As Libyans head to elections on July 7, the country faces numerous economic and political problems, including militias and a weak government. But oil production is back up and in Libya, oil is king.
The Zawiya Oil Refinery, about 45 miles (72 kilometers) west of Tripoli, is Libya's second largest refinery, and Khalifa Sahli, the refinery's operations manager, said with a smile that the facility's production was at "102 percent."
Overall, crude production in Libya is almost back to pre-civil war levels. BP has resumed oil exploration work and oil shipments flow to Italy, France, Germany and other countries.
But Libya's political system is far from successful. Armed militias, once backed by NATO, now attack government offices and kidnap business executives. Some Libyans have said the on-going fighting could turn their country into another Afghanistan or Iraq.
Elhabib Alamin, a well-known poet and official with the Ministry of Culture, said he fears Western powers will abandon Libya's struggle for democracy.
"The wars in Afghanistan and Iraq didn't result in improvements for the people of those countries," he said. "I think some leaders here in Libya are trying to get Western backing to become the next Hamid Karzai. I don't want Libya to become an ATM for Western oil companies while they abandon the people of the country."
Corruption tied to foreign companies
Foreign oil companies are a sore spot for Libyans because of the country's long history of corruption. Ibrahim Ali, chair of the NGO Libyan Transparency Association, told DW that the old regime were thieves. Oil would be sold at world market rates, but European companies actually bought the crude at much lower prices. He said the corporations and Gaddafi cronies pocketed the difference.
"They kept the difference for themselves through an outside commission," he said. "It's still that way today but few people know about it."
Ali and other NGO activists have demanded that the government publish the oil contracts, along with a detailed budget of how the Libyan government spends its current oil revenues.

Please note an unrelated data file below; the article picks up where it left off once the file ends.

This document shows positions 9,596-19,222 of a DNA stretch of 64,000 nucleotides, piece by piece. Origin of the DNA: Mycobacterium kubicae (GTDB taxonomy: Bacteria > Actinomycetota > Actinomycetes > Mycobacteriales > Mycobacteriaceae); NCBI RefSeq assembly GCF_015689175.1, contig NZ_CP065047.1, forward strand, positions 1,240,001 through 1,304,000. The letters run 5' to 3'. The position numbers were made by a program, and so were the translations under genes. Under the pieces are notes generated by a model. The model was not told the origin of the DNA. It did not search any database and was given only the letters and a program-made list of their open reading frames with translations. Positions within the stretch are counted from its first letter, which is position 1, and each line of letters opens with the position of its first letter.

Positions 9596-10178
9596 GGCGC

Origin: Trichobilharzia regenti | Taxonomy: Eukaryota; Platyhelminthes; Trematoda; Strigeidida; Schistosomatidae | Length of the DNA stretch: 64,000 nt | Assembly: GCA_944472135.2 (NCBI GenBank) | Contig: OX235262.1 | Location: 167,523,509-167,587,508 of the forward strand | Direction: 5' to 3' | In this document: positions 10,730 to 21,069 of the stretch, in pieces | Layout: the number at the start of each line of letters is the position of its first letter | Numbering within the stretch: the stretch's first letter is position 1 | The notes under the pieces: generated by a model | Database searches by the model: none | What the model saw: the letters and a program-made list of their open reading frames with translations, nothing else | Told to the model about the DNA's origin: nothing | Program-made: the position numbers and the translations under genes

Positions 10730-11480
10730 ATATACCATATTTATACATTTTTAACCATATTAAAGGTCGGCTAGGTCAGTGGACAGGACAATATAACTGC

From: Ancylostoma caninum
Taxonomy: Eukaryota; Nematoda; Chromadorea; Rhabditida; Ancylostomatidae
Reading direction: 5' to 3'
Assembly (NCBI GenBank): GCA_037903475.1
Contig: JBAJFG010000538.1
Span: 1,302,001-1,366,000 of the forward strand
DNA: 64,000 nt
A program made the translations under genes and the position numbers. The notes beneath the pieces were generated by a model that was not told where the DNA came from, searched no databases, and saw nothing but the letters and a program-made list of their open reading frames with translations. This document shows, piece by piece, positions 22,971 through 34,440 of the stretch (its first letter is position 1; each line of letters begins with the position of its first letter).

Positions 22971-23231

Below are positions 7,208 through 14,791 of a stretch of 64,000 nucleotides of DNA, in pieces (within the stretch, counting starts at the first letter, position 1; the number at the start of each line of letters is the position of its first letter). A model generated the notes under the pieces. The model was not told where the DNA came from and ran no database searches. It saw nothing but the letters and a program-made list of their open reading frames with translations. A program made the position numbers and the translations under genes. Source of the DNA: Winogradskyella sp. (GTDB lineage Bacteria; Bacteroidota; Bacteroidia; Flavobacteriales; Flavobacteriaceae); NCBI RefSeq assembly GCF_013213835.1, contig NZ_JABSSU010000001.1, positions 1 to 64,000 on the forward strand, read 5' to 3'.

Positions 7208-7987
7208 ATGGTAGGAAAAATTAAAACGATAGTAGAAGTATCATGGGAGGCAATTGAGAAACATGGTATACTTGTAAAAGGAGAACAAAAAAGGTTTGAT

But the oil industry has strongly objected. Ibrahim Layas, an official with MedcoEnergi Oil and Gas, said foreign oil companies do not want to publish contract terms because one company may be getting a more advantageous deal.
Layas said the contracts are strictly confidential: "You don't want the other companies to see it. You don't want the public to see it."
Public will demand transparency
Alamin said the oil companies will have to reveal their contracts sooner or later because people are demanding a new level of transparency from their government.
"Someday it will come out," he said. "If it's secret, the Libyan people will be very angry at the government."
At a demonstration in the city of Benghazi, protestors demanded an end to corruption and dissolving the militias. They said they looked forward to elections for a National Assembly in July. The Assembly will choose a new government and be responsible for writing a new Constitution.
But protestor Abdul Wahab said a new government will probably not resolve the issues of corruption and militias.
"This disorganization and chaos will have to carry on for some years before we establish a firm nation, a nation with a constitution that everyone adheres to," Wahab said.
Wahab added that Libyans worry the continuing political chaos could produce a new dictator "a new strongman using his own militia to impose his will on the Libyan people."
Author: Reese Erlich, Tripoli / db
Editor: Sean Sinico